A sequel to "Shadow Boy", written for Nanowrimo.
Good triumphs over evil, light vanquishes darkness-- at least, that's what we're taught to believe. However, Aido knows better. In his shadowless world of Inaar, he alone has a shadow. His shadow appears to him in his dreams as a young woman named Momo and she teaches Aido about darkness, death, and the line between good and evil. Will he cross that line as he tries to save the world from an eternal day?
“My liege, there is some bad news from Dinérva. It concerns the Spirit of the Lake…”
The general bowed low before Emperor Litorel and wished that he wasn’t the bringer of such bad tidings. To his surprise, however, the Emperor did not react with anger. He simply laughed.
“What bad news could this be?”
“Captain Rest has defected from the army— he abandoned his post and it is presumed that he helped release the Spirit of the Lake from where we trapped him.”
The Emperor looked into the distance thoughtfully for a moment, his weathered old hands stroking the ancient book on his lap. It was nearly in pieces and the pages were almost dust, but the cover clearly read Anth-Aranjien ier anj Kailorké ak anj Laieké.
“How can that be?”
“We are uncertain, your Highness. Though, the guards report seeing a kitsu in the city around that time that attacked Captain Rest before he abandoned his post. This kitsu was accompanied by a woman and a boy.”
“So perhaps they have something to do with it,” the Emperor commented quietly, continuing to stroke the book. “Very well; dispatch your guards and send them to investigate the Spirit of the Wing. Who knows if our old Captain is off to free them, as well?”
The general blinked, surprised that the Emperor had taken the news so well. It was unnerving.
“Forgive me if it’s not my place to say, but isn’t it… a bad thing? That the Spirit of the Lake has been released? He may realize our plans and tell the other Spirits.”
The Emperor let out a small chuckle. He was an old man, but not an invalid. His white hair formed a crown around a shiny bald head, and his eyes, though a murky hazel, were bright. Wrinkles had taken their toll on him, but in a way that gave him character, not age. One might even mistake him for a kindly old grandfather, not the Emperor of Inaar.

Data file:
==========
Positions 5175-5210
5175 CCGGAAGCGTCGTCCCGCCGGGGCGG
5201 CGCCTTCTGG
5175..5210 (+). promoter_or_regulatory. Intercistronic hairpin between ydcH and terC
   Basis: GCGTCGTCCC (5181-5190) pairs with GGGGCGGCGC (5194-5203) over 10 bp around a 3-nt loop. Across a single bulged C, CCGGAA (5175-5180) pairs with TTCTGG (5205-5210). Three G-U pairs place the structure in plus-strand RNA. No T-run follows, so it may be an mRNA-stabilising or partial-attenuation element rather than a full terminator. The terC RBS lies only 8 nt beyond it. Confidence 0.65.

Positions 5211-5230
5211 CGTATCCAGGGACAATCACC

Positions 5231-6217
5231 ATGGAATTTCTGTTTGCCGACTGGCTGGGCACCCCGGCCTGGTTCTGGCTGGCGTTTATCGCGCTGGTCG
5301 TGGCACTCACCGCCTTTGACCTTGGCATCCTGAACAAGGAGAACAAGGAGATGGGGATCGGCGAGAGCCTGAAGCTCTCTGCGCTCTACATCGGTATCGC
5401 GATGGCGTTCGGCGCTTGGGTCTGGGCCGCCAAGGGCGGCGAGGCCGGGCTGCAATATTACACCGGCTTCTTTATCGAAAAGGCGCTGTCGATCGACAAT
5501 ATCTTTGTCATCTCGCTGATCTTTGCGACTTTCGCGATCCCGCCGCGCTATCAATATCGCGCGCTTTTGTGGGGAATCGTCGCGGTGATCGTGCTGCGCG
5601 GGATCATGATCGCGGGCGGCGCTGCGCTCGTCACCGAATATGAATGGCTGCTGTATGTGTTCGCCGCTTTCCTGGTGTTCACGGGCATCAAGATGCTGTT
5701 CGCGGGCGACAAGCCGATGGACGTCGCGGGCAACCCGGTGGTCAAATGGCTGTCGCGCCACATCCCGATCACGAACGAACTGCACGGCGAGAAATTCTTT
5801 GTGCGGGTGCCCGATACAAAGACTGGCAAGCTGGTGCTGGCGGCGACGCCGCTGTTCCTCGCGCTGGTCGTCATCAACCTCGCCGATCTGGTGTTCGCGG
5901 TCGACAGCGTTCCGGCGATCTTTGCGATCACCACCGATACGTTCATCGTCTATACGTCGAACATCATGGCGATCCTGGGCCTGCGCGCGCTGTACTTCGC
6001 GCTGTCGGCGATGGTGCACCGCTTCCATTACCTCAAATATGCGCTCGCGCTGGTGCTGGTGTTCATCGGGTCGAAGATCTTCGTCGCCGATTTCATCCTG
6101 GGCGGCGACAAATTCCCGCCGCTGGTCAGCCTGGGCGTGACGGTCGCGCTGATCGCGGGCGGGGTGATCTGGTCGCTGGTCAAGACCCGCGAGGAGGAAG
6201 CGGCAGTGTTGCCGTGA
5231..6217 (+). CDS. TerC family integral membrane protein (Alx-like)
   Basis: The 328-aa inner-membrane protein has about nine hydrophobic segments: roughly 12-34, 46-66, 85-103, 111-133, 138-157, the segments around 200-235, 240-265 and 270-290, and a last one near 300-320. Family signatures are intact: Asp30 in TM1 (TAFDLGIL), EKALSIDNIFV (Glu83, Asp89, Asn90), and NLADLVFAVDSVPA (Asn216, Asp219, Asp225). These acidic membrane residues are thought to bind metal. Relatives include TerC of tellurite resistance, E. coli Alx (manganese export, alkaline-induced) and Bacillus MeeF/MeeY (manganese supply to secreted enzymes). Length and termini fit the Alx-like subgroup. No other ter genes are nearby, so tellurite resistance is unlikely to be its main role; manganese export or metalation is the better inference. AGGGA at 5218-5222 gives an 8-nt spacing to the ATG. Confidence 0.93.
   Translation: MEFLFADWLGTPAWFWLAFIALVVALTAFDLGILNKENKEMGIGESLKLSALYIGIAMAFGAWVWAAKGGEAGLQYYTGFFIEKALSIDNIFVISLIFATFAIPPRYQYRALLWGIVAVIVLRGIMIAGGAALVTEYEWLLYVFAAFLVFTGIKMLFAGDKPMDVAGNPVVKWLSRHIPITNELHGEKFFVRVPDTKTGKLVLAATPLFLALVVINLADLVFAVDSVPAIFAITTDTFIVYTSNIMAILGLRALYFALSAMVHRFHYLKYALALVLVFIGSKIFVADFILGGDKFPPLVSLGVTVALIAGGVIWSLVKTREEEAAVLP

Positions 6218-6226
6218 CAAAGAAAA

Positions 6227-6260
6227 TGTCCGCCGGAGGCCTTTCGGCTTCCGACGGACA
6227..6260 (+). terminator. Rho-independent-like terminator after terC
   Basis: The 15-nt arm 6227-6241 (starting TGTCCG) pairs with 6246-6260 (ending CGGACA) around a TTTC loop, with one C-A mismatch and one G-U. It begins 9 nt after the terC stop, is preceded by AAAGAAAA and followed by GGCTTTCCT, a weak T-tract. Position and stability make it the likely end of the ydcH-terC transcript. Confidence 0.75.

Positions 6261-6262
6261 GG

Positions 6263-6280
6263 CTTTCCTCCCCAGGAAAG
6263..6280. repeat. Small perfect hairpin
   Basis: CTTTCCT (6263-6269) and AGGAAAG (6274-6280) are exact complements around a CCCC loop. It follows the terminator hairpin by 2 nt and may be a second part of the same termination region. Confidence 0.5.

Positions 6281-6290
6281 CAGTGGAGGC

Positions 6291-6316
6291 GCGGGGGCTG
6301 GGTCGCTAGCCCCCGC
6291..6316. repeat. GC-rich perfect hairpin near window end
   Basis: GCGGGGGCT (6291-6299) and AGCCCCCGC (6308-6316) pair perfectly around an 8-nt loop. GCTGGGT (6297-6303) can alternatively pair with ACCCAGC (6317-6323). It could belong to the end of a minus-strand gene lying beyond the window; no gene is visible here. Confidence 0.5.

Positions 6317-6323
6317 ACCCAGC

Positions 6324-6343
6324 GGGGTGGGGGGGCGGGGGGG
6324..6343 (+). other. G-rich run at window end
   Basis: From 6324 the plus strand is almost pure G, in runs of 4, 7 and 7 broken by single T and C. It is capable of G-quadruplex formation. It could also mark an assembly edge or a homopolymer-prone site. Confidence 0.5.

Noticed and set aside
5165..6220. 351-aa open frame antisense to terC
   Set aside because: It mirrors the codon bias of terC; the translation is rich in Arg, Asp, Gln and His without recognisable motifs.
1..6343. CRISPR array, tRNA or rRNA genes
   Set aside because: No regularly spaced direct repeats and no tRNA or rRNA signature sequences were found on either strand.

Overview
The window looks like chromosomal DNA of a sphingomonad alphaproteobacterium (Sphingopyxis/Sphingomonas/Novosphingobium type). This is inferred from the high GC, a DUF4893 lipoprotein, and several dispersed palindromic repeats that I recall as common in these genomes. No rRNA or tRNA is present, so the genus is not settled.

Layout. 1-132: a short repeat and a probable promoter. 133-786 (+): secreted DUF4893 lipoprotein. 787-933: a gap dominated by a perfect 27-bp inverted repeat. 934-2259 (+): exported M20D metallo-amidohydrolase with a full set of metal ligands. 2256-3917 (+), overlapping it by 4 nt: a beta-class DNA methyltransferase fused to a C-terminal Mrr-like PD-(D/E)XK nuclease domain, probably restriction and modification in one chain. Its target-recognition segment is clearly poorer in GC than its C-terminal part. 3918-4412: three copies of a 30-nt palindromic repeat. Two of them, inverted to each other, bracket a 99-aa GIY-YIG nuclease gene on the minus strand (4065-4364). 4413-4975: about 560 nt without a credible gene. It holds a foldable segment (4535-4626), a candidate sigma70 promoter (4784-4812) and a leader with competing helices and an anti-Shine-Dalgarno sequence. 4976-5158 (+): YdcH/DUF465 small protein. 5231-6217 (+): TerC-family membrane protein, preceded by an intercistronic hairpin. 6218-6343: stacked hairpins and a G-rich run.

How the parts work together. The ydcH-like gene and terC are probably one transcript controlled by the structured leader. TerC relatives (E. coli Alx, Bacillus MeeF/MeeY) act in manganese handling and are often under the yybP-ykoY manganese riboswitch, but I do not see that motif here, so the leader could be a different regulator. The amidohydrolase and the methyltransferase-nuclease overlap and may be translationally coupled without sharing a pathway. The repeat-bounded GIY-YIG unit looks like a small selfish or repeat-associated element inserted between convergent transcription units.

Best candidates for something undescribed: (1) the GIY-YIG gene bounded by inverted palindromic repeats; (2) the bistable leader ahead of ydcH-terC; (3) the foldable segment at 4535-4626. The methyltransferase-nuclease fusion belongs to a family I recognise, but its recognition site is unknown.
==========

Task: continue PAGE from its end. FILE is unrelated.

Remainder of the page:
“I am not concerned,” he stated firmly. “The Spirits cannot simply wander from place to place. They would need a vessel, a human perhaps, to wander around to find the other Spirits. And the other Spirits, I must say, are not as kind as the Spirit of the Lake.”
“But what of Captain Rest?”
“What, if he is their vessel?” Emperor Litorel laughed. “He could not reach all of the Spirits in time. We are moving quickly; we’ve already begun to attack the dragon riders. The Spirit of Time should be drawn out soon enough.
“I do, however, pity Captain Rest. His loyalty must have been questioned. It’s unfortunate that my actions have led to his undoing.” He sighed sadly and caressed the book fondly. “I truly don’t like how I have to kill people to get this all to work, but I have no choice. I simply have no choice. It’s for the good of Inaar.”
“And the world,” the general replied in a somber tone. The Emperor smiled.
“It’s good to be able to trust you, General Ain,” he remarked. “It’s taken fifteen years for people to understand my plight and agree with it. But you were with me from the moment I told you, weren’t you?”
“Of course, your Highness.”
“Why, if it wasn’t for you, I wouldn’t even have this book with me today. You are a strong soldier and a stronger general.”
“Thank you, your Highness,” General Ain replied, inclining his head slightly. Though it wasn’t pleasant to move his neck like that in his stiff red uniform, being complimented by the Emperor was no small matter. Indeed, the day he had retrieved Anth-Aranjien ier anj Kailorké ak anj Laieké was the day that had led to his promotion to general.
The Emperor rose slowly from his throne and set the book down in his place. “Why is it that the night continues to come?” he murmured, walking toward the window and peering out at the sunset. “I have caught two Spirits. One may be released now, but why is the night able to return?”
He had noticed that, for the past month, the nights were beginning to get longer. Was it because one of the Spirits had been set free? It shouldn’t be the case; holding the Spirits captive would make their powers weaker and therefore have them unable to fight this new age. The magic of getting rid of the night was supposed to last, with or without the Spirits. So why was the night stronger?
“I am not sure, your Highness.”
Emperor Litorel smiled wanly. “I do not expect you to know, General Ain. Perhaps the magic of my inaarans is weakening. I’d like you to check in on them, as well. Make sure that they’re not doing anything to destroy the daytime. You know how this has been my lifelong dream. I would hate to see it end so abruptly.”